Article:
He put a hand down on the curb to brace himself for standing, and twisted to lean on it. Emma bent forward to help him and Frank did the same. Frank gingerly, but firmly, took hold of the inside of the man's elbow and helped pull him to his feet.
The man was surprised at Frank's strength. As he got to his feet, he straightened and turned to Frank and thanked him. Then he turned toward the side of the station.
"Bessie's just back here," he said. "Follow me."
They followed him as he walked to the side of the station and then kept going toward the back. They passed old oil drums and debris along the way. The man paused and pointed toward a large, blue trash bin with gray streaks of rust splattered across its face, particularly where streaks and scraps showed where the trash truck would grab hold of and lift the bin for emptying.
"Bessie is a trash bin?" Frank asked, not meaning to say it aloud.
"The trash bin?" the man asked surprised. Seeing the bin as if for the first time he laughed lightly and said with a smile, "No, no! Bessie's next to the bin!"
Frank's gaze shifted. He saw dirt, rocks, cardboard, and an old shopping cart full of stained blankets as well as a squeegee and rags in the bottom area. On the front of the cart, tethered with old bits of wire and twine, was a tattered Christmas Wreath complete with a big, red bow. The wreath looked strangely out of place on such a cart.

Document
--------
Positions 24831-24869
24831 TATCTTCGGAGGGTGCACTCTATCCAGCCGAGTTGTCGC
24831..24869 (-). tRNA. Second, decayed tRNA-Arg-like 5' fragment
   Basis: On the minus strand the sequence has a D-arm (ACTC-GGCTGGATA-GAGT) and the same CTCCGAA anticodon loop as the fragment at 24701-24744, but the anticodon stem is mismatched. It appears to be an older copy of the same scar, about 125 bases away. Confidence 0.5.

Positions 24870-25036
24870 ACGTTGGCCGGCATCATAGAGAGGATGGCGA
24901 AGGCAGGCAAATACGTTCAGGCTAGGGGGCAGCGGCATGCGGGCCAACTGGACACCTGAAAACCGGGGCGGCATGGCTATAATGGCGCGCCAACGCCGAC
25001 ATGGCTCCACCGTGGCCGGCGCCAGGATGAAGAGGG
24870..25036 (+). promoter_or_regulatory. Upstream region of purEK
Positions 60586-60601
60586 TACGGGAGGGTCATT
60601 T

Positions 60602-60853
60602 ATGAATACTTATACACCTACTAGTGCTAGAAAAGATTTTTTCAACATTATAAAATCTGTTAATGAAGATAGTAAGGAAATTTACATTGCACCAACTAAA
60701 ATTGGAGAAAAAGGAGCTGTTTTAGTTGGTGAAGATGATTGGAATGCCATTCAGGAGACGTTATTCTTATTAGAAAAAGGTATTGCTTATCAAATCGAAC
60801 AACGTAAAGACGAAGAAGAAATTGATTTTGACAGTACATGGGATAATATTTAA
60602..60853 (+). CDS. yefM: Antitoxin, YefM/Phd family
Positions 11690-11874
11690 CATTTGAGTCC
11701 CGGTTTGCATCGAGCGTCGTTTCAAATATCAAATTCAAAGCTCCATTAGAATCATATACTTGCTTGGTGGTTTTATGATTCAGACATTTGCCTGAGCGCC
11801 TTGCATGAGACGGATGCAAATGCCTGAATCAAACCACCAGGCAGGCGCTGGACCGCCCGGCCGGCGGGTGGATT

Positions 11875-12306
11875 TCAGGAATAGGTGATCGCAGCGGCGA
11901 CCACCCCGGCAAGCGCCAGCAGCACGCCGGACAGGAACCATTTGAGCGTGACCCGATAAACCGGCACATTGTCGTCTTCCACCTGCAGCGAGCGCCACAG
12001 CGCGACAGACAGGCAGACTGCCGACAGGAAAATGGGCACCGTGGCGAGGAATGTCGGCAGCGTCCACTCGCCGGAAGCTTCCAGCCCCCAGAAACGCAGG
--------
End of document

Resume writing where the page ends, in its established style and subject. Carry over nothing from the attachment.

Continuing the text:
At the site of the wreath, Frank realized that this was as close as this homeless man could come to decorating his "home" for the holidays.
Frank swallowed deeply and thought, "'Tis the season..."
He still wasn't sure about who "Bessie" was and certainly didn't want to offend the man, but he had to ask for clarification.
"Is 'Bessie' the shopping cart, then?" he asked with hesitation.
"Oh, yes, she started out that way," the man acknowledged as he reverently walked up to it and ran his hand along the cart, straightening the wreath as he did so. "But, over the years she's become something more."
"Something more?" Emma asked, looking at the cart with wide eyes and anticipation. "What?"
"A good friend," the man said, lightly caressing the worn handle.
"Um, Bessie never talks to you or anything, does she?" Frank asked awkwardly.
Joyce shot him a wary glare as she shushed him with, "Frank!"